Reader question: In Switzerland does my bike need a registration plate?
The Swiss have a myriad of rules in place, so the question about a registration for a bike is a legitimate one. The answer depends on what kind of bicycle you ride.
The registration plate, as well the the ‘velovignette’ — an insurance sticker — had been obligatory in Switzerland for many decades.
It showed that the bike (and the rider) had liability insurance for damage to third parties, which was covered by up to 2 million francs. Insurance to one’s own bike was not included, though additional coverage could be purchased separately.
Anyone caught riding a bike without the vignette was slapped with a 40-franc fine.
However, the Swiss backpedalled on this obligation in 2011, when the parliament amended the Road Traffic Act to abolish the compulsory vignette for cyclists from January 1st, 2012.
Instead, bicycle owners have had to be insured since then by their own personal liability policy, which doesn’t require any visible stickers.
According to an official government site, “most insurance companies automatically include cover for cycling accidents in personal liability insurance».
On the other hand, the insurance vignette remains compulsory for mopeds and motorbikes with bigger engines, as well as for bicycles equipped with electric assistance exceeding 25 km/h.
You can register these vehicles at your local driver and vehicle licensing office, but you must have a proof of insurance with you.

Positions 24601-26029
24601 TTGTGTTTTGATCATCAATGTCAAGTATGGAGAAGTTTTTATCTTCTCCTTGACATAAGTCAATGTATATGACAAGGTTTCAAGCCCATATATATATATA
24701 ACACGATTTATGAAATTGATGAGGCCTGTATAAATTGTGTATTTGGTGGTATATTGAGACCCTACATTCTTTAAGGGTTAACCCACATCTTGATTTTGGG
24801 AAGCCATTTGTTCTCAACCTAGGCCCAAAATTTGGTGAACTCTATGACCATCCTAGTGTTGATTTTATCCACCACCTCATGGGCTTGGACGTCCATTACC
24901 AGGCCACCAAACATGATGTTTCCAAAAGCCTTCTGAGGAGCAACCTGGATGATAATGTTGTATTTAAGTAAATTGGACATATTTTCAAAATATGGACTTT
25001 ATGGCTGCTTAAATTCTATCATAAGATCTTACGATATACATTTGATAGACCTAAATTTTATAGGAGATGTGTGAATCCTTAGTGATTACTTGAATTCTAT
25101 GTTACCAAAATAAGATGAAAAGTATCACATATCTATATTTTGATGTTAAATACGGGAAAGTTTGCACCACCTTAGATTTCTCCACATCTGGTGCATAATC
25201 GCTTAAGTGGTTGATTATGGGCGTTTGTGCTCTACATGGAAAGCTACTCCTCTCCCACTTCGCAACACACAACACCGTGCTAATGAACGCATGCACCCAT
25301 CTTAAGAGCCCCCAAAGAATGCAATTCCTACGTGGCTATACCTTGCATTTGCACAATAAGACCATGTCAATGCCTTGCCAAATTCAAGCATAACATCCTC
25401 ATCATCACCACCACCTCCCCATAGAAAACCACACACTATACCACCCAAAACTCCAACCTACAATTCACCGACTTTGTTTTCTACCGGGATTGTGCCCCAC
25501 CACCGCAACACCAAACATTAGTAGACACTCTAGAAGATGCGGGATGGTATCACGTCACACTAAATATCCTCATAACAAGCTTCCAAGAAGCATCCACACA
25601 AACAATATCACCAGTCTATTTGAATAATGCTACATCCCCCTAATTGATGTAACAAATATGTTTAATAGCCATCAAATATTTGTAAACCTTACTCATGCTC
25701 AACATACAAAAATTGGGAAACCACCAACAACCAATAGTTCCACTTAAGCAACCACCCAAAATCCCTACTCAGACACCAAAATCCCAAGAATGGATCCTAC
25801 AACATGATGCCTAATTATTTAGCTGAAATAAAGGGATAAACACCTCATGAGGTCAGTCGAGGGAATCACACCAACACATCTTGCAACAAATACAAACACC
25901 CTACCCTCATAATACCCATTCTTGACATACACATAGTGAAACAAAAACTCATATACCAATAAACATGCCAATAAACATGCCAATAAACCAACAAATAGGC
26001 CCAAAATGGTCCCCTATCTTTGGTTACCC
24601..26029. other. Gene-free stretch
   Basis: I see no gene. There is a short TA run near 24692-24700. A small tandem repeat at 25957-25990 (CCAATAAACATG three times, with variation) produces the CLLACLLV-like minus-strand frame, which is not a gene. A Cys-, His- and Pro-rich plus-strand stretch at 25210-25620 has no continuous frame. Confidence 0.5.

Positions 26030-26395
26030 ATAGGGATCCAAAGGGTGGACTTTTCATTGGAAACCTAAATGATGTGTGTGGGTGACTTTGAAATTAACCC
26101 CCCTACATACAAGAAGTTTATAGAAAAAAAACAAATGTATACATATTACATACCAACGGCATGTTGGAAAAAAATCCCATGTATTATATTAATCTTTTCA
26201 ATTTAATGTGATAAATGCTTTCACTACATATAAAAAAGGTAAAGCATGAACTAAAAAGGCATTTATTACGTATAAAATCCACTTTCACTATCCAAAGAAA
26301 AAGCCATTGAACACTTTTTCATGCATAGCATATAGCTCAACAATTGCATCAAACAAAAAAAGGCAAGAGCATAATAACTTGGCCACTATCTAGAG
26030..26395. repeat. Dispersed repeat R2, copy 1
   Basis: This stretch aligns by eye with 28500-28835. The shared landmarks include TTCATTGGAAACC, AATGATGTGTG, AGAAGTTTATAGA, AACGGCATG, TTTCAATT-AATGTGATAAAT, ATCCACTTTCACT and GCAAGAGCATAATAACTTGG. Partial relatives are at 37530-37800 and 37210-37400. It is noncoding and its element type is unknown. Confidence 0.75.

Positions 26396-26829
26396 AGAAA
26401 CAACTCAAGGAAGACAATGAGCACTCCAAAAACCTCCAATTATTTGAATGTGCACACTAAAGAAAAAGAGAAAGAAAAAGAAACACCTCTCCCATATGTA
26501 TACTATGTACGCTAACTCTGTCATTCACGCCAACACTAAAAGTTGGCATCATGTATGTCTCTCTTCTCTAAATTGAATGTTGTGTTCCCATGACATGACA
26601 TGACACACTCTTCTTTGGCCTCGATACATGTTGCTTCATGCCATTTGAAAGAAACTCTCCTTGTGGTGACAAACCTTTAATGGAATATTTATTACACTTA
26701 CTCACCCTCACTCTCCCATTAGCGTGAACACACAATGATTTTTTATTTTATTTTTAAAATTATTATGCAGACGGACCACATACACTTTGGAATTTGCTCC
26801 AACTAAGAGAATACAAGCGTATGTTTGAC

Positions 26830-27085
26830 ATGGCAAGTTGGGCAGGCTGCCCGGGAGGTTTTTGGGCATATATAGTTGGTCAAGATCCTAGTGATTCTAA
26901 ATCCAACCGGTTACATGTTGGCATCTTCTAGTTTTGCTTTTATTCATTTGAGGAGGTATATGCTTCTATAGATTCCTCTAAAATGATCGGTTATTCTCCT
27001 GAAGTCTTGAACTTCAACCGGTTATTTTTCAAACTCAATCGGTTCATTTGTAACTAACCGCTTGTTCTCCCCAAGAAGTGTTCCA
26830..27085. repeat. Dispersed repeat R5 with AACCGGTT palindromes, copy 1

A long and winding road
Before 2012, registration stickers for bicycles were quite the thing, however.
Apparently, the Swiss invented not only milk chocolate in 1875, but nearly two decades later (in 1892) they were also at the origin of the registration plates for bikes, an idea that also spread to Belgium and the Netherlands, according to the Museum of Swiss Bicycle License Plates (yes, there really is such a thing).
“No other country has developed such a creative variety in respect of designing bicycle licence plates", the museum’s website says.
"In line with typical Swiss tradition, each canton exercised its autonomy to the full in this area too, which gave rise to a colourful and extremely interesting range of forms, sizes, colours, fonts, systems, materials and finishes. The canton of Lucerne (LU) issued the first plates as early as 1892. The canton of Basel-Stadt (BS) followed in 1894. These early versions were valid for several years. From 1906 “Year Initials” were introduced throughout Switzerland. The canton of Jura (JU), established at a later date, is special in that it issued the first plates for 1980 and was the first canton to change to stickers as early as 1987".
The last plates, according to the museum, were embossed in 1988.